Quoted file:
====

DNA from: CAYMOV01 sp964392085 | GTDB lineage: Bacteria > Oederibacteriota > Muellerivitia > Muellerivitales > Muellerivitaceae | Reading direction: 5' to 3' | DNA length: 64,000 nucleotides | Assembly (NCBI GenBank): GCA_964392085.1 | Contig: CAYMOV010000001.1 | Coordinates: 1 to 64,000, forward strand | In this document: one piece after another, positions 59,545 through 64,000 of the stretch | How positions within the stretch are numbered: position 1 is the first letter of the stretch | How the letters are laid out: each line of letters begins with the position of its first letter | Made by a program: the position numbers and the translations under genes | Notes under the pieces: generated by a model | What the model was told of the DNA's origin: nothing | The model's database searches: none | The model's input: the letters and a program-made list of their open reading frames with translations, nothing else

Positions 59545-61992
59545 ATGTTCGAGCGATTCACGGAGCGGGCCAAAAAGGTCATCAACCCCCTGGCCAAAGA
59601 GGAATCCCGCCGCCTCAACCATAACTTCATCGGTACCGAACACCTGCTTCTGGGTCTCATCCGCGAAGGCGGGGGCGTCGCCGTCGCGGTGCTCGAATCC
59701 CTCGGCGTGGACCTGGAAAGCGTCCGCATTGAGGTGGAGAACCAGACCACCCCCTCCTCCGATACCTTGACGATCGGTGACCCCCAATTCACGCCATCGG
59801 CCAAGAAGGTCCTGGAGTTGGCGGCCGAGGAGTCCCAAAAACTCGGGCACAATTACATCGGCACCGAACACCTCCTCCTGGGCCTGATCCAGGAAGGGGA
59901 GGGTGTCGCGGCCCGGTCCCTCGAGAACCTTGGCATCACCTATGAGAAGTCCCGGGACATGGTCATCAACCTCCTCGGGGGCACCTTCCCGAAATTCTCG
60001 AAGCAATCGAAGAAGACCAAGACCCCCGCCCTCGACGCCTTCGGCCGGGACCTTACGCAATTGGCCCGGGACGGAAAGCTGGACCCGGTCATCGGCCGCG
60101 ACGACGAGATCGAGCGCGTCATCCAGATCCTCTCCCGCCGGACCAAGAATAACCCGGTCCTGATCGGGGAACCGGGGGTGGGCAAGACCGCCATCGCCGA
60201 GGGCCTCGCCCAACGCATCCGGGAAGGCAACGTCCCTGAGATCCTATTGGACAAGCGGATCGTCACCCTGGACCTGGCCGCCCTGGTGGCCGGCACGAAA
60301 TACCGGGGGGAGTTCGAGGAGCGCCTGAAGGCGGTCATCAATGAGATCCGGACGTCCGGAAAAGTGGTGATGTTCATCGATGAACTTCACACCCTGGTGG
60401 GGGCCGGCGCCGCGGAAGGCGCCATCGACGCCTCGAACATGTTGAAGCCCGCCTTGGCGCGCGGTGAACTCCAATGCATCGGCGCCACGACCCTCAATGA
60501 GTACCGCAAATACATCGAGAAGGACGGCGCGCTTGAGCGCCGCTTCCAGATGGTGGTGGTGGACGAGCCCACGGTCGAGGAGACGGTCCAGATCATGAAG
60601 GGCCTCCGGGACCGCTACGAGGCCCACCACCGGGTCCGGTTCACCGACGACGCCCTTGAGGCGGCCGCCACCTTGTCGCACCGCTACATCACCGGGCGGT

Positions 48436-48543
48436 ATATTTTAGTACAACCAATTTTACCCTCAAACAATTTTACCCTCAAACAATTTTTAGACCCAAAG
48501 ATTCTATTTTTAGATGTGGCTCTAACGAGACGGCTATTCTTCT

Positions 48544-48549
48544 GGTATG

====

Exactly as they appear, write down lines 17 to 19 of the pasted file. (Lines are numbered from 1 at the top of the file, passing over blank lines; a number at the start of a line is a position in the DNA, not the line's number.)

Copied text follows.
48501 ATTCTATTTTTAGATGTGGCTCTAACGAGACGGCTATTCTTCT

Positions 48544-48549
48544 GGTATG